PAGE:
V229: Analyzing Hedgehog Hairstyles

I am always on a quest to achieve bigger, better 18th century hair styles.  Some hairstyles are super complicated, like the poufs of the 1770s.  Some appear to be more simple, like the hedgehogs of the 1780s and 90s.  What I’ve learned over the past several years of doing this, though…?

None of it is “simple.”

Take the hedgehog, for instance.  It *looks* like just a big frizzy fro-poof-madness on your head, with a long tail down the back…but upon taking a closer look at period portraits, fashion plates, and particularly well-done movie renditions (hello, “The Duchess”), there are all sorts of other things going on.  Here are my notes…

Some things to keep in mind about The Hedgehog:

  • It is wider than it is tall
  • The fro-poof curls come down around the ears, or cover the ears
  • Longer, thicker curls or rolls accompany the sides, below the ears.  Sometimes these are sausage curls, sometimes they are the more sculpted rolls, hanging down the neck.
  • Very often there is an extremely long cadogan loop or ponytail down the back – sometimes curled, but very often straight.

I had an old wig I turned into a hedgehog some years ago, but have never really been happy with. I decided to give it a makeover, so I used a hair straightener to relax the too-tight curls I had gathered into a ponytail at the back.  I then separated the now mullet-like, limp, fuzzy hair into three sections – back, left side, and right side – tying the back off in a ponytail, and creating two large loops on each side.  The back ponytail is far too short for what I want, but luckily it’s easy to add super-long, super-cheap braid hair, just sewn to the base at the back, to create the long, puffy ponytail so popular in the late 1780s.

Here is my quick throw-together from this morning, to show the re-styled wig.  To style this correctly, I would curl the front of my hair tightly, then tease it and blend it into the curls of the wig.  Because my hair and my wig are obviously two different colors, I would then powder the whole thing (either with corn starch, or a spray-on white/silver hair coloring), to blend it all in as one.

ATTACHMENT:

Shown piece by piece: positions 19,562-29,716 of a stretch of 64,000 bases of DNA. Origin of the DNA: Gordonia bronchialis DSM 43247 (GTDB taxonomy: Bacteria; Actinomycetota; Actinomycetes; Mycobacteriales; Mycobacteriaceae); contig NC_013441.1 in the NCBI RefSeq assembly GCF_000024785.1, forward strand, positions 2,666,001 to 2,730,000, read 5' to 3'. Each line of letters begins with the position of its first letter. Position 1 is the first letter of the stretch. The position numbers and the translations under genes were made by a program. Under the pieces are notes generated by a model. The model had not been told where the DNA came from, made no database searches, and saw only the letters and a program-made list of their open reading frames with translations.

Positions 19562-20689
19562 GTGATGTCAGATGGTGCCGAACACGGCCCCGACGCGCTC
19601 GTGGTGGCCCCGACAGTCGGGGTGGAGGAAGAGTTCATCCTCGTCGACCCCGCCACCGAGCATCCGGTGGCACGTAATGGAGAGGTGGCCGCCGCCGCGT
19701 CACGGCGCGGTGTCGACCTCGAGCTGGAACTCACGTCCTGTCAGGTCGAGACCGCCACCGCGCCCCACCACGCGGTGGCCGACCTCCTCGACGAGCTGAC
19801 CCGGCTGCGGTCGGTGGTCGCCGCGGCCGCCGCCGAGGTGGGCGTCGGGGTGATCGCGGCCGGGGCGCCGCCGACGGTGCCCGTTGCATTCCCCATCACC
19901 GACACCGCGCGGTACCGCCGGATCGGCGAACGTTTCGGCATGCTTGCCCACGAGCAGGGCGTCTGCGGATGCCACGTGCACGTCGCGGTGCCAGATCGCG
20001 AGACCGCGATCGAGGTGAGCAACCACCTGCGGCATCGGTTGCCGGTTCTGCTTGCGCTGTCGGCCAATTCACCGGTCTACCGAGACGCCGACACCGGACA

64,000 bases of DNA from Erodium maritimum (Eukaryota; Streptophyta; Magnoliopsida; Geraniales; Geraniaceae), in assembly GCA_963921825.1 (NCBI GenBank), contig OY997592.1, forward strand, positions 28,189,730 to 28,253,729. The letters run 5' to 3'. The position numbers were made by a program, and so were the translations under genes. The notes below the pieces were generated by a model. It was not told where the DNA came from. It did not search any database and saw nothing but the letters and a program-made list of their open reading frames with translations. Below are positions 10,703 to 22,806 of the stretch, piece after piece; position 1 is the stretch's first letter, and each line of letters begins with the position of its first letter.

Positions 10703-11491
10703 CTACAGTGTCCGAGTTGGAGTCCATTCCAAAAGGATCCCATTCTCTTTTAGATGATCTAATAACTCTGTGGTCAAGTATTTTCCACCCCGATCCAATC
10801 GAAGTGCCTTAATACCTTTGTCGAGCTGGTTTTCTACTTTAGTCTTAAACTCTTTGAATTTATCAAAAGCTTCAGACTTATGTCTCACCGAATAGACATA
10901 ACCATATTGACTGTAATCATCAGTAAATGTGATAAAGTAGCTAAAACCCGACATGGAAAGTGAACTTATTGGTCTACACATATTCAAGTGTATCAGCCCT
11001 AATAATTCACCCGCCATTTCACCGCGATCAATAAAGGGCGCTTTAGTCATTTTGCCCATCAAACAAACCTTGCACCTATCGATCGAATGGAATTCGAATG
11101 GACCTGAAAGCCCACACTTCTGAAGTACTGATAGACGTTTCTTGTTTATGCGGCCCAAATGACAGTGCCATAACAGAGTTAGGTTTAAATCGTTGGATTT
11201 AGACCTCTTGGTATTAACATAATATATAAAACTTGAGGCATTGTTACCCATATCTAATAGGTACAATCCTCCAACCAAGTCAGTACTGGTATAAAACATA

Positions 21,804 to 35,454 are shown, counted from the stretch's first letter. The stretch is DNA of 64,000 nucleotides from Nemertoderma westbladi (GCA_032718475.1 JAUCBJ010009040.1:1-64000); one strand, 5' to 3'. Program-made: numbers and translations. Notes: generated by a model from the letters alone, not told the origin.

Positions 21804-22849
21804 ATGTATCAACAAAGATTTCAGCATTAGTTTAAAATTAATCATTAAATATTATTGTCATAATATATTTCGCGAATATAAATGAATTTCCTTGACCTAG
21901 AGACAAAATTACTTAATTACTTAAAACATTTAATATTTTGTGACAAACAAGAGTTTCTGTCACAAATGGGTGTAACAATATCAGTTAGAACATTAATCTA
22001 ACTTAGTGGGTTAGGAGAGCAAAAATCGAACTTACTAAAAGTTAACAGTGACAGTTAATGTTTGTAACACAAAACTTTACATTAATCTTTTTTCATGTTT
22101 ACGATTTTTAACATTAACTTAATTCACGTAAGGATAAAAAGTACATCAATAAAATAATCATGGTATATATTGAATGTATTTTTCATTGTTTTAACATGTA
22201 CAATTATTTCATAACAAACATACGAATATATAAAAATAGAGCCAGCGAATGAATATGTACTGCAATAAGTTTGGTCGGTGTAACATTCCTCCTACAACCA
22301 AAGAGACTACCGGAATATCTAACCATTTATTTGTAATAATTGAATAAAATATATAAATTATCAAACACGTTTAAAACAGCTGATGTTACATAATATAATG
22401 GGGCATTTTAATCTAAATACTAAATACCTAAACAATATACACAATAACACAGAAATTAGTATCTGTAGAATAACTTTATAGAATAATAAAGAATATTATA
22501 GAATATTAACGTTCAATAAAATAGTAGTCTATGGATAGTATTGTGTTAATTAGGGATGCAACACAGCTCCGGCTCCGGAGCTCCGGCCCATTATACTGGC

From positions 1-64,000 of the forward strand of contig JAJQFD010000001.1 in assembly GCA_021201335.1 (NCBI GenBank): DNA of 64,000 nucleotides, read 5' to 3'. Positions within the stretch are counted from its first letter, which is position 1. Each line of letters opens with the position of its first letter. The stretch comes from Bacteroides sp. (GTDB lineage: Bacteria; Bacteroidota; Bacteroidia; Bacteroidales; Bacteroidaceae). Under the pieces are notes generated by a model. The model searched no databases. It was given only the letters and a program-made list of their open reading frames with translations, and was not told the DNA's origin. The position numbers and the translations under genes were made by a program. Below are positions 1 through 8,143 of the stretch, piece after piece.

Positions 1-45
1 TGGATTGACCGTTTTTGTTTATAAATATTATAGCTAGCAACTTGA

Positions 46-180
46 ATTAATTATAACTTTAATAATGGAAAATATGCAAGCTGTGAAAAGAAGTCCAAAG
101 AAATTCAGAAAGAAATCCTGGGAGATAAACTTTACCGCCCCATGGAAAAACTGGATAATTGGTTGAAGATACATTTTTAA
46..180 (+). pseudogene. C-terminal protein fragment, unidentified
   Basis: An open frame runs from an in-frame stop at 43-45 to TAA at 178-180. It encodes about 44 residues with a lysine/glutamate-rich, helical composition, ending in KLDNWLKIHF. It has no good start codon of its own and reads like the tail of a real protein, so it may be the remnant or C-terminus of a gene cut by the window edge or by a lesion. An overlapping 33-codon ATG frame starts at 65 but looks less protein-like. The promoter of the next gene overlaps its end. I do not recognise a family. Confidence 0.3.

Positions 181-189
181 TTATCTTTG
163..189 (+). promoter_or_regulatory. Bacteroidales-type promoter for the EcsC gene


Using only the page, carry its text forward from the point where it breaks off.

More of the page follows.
For more hair inspiration, and 18th century everything, check out my 18th century costume Pinterest board.


  • Cynthia Griffith

    August 16, 2012 at 9:07 PM

    Styling my first hedgehog to use with my own length like Mme. Lavoisier's was interesting, and eventually I'm hoping to have another with smoother structured shapes and loop my length up for another look. It's interesting to see all of the options you can create and have fun trying!

    • Lauren Stowell

      August 16, 2012 at 11:38 PM

      Your long tail is AMAZING! It was weird to hear that there were long-hair creepers making weird-o comments. Please don't hide your hair on their account! Those of us who must use the fake stuff from the beauty supply are so jealous 🙂

    • Cynthia Griffith

      August 17, 2012 at 12:31 AM

      Aww, that's sweet and very encouraging, thanks! I will probably usually wear it down when I wear my chemise a la reine, but it would be fun to try other things with it to change it up a little as well. The funniest thing I've been learning is I'll probably need to wear a lot of fake pieces too. Might be easier in the long run, even though it makes me laugh to add even more! I've never really messed with wigs and hair pieces before, so I appreciate folks like you who share tips — it helps give me confidence to try something new. 😀

  • MrsC (Maryanne)

    August 16, 2012 at 9:52 PM

    I love the title of this post. Imagine someone who knows nothing of 18th C hair seeing that!! Visions of hedgehogs scurrying into little hedgehog hair salons for a quick styling teehee!
    Even your quick morning up do looks amazing!

    • Lauren Stowell

      August 16, 2012 at 11:38 PM

      Hahha! Surely there is a satirical cartoon somewhere of a woman with a hedgehog on her head. I've never been totally clear why the hairstyle got that name. Do you know?

    • MrsC (Maryanne)

      August 17, 2012 at 9:07 AM

      Good question! I've always assumed it is because it looks like a hedgehog, well as much as the Chien Couchant looks like a sleeping dog did. Quite a bit of poetic licence in naming hairdos back then?
      Also, the french for hedgehog is "herisson", which makes me wonder if it is a pun of some kind in English. But really I've no idea. It's fun to speculate though isn't it! 🙂

  • Élisabeth

    August 17, 2012 at 2:16 PM

    The hairstyle seems really perfect to me! The rolls below the ears are very very nice! I have tried to do some on my wig, but with no result… Good job! (this makes me want to comb another hedgehog wig!)

  • Caroline

    August 17, 2012 at 5:33 PM

    Beautiful! You really captured the look. Have you seen the painting, three ladies by Sir Joshua Reynolds? They don't have hedgehogs, but the silhouette is very much the same: hairline and neck curls. So pretty! Lovely job, as always.

Leave a Reply

Discover more from American Duchess Blog

Subscribe now to keep reading and get access to the full archive.

Continue reading